What the gecko didn’t tell you about insurance

The GEICO gecko paints an attractive picture of a friendly and understanding insurance company that gives you excellent service — and saves you money on your auto insurance.

GEICO is not alone; there are other well-advertised insurance brands endlessly wooing consumers, each one trying to out-spend the other on captivating advertising.

Amid all the excitement, it’s easy to forget that an insurance policy is a legal contract that most consumers never bother to read. Anyway, it’s written in what might as well be a foreign language that’s tough, if not impossible, to understand, unless you happen to be a lawyer. But don’t dismiss that as nonsense. Every word is carefully chosen — every word counts.

When it comes to something as highly technical as insurance, consumers need an advocate, someone who can answer their questions simply and candidly so they can make informed decisions, and not just keep their fingers crossed and hope for the best.

Who is on the consumers’ side when they have an accident, and the insurance provides an 800 number to report it? Are the people answering the phones at the insurance company objective? About now, you may think the gecko is playing a game of gotcha.

Yes, insurance companies pay agents a commission when they sell insurance policies. If that’s true, how can an insurance agent be an advocate for their customers when they’re getting paid to sell you a policy?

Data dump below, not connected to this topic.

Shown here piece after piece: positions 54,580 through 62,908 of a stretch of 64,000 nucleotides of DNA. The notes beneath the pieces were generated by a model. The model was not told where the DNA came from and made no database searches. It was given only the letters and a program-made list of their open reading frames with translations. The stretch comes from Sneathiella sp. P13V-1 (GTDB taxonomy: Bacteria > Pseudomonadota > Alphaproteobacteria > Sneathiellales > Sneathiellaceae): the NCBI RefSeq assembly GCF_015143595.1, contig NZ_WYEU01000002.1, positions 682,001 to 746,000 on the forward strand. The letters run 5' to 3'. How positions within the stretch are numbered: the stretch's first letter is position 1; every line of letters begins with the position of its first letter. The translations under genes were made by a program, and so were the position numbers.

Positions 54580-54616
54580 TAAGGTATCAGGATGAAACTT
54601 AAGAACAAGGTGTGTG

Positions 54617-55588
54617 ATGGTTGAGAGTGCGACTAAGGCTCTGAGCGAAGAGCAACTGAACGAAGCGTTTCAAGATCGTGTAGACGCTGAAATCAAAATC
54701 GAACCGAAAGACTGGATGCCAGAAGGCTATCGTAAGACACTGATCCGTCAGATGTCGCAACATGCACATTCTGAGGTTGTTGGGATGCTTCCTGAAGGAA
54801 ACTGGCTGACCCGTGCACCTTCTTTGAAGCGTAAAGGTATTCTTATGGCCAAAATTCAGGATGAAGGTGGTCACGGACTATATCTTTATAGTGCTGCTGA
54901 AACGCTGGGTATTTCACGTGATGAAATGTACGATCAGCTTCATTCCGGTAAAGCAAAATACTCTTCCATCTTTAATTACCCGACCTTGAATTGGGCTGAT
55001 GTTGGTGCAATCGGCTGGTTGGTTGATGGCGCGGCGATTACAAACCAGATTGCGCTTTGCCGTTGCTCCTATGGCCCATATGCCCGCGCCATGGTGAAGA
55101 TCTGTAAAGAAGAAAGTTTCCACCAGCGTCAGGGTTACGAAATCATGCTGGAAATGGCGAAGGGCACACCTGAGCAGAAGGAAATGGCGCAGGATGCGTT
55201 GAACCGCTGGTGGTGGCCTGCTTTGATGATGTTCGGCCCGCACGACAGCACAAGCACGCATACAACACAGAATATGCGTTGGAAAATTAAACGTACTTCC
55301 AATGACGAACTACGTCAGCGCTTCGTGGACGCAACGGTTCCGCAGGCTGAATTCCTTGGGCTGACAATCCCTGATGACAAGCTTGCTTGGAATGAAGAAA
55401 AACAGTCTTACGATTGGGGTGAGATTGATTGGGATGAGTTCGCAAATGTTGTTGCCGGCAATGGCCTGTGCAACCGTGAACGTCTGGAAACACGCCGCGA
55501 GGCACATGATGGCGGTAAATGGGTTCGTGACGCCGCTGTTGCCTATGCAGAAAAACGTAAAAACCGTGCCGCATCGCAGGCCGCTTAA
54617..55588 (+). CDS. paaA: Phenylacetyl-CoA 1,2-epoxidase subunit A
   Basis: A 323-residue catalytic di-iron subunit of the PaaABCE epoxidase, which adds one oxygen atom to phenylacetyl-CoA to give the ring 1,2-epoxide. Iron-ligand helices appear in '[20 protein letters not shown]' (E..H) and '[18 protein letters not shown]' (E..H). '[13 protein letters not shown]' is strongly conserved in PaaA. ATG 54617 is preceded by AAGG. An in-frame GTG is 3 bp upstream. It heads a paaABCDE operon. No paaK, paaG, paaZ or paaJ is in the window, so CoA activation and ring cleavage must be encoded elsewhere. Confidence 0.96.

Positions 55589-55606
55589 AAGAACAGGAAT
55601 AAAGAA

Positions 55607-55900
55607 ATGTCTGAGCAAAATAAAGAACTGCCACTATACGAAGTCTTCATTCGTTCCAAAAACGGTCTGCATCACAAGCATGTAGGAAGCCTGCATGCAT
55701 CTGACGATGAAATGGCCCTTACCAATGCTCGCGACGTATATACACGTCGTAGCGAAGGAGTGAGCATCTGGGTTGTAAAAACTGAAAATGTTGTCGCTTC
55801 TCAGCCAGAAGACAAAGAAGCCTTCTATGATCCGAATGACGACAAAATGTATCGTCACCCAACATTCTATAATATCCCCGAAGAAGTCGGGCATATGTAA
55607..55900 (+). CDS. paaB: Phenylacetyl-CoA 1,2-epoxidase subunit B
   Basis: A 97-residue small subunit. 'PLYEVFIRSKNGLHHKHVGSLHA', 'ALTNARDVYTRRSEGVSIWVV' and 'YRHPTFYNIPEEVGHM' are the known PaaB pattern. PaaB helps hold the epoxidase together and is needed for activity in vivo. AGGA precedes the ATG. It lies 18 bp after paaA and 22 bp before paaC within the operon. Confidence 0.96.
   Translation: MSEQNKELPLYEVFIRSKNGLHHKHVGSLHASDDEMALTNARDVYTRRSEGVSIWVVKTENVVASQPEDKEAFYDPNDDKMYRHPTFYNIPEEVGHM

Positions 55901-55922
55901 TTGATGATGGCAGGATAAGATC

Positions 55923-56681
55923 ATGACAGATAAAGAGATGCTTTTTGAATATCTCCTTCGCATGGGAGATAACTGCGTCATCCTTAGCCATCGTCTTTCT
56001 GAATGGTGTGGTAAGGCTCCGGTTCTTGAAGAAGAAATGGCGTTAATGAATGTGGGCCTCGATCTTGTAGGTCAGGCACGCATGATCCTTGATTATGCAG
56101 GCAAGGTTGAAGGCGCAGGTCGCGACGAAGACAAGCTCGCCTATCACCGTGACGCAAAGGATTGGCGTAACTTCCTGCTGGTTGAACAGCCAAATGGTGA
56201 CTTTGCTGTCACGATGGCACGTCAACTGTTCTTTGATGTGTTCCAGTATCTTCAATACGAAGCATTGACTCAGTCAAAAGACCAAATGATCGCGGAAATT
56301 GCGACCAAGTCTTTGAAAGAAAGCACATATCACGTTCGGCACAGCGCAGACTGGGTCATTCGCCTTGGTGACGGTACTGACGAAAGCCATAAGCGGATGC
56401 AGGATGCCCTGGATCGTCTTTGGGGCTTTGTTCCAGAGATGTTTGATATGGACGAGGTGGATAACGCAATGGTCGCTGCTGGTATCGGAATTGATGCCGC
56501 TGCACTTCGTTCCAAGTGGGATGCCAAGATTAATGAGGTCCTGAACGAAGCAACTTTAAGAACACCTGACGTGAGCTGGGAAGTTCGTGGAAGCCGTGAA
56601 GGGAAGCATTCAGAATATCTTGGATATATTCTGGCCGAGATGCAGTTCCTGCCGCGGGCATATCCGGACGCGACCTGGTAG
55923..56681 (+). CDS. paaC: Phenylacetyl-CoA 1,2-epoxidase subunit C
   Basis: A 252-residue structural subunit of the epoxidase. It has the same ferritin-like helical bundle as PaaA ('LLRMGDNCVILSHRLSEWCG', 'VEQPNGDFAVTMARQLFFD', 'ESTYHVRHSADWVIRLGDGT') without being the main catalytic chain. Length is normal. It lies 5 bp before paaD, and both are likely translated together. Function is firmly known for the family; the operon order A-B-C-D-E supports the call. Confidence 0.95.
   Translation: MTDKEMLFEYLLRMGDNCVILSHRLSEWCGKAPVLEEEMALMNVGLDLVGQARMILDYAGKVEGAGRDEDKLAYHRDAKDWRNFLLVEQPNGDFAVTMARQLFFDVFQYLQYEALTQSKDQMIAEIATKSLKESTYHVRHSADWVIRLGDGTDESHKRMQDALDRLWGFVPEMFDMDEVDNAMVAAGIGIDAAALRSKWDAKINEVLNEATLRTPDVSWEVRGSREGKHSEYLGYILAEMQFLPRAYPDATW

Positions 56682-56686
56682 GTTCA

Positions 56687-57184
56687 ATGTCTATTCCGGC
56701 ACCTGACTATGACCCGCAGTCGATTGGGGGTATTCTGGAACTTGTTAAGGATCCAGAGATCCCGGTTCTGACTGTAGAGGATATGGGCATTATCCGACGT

That’s a good question and here’s the answer. While the insurance agency system isn’t perfect, what makes it work so well for customers is the fact that agents are close to them. They answer to both their customers and to the insurance company. If they don’t meet the requirements of the company, they can lose their contract; if they fail to meet the expectations of their customers, they will lose them.

Now, you might think that you would pay less if you bought insurance online rather than from agent who receives a commission. That’s not the way it works. You pay the same price for insurance whether you buy it online or from an independent agent. State insurance commissioners set the rates.

One more thing. Many independent agents represent several insurance companies so they can place their clients with the one that’s the best fit, offers outstanding service, and a competitive price. How can agents do all that if they have only one insurance company?

These are just some of the things the gecko may have forgotten to tell you.

Joseph E. Rueter, CIC, CPIA is President of Rueter Insurance Agency, Inc. of Philadelphia. A Temple University graduate, he has risk management expertise and specializes in construction, food wholesaling, restaurants, nonprofits, and transportation. You can contact him at joerueter@rueterinsurance.com, 215-637-8223.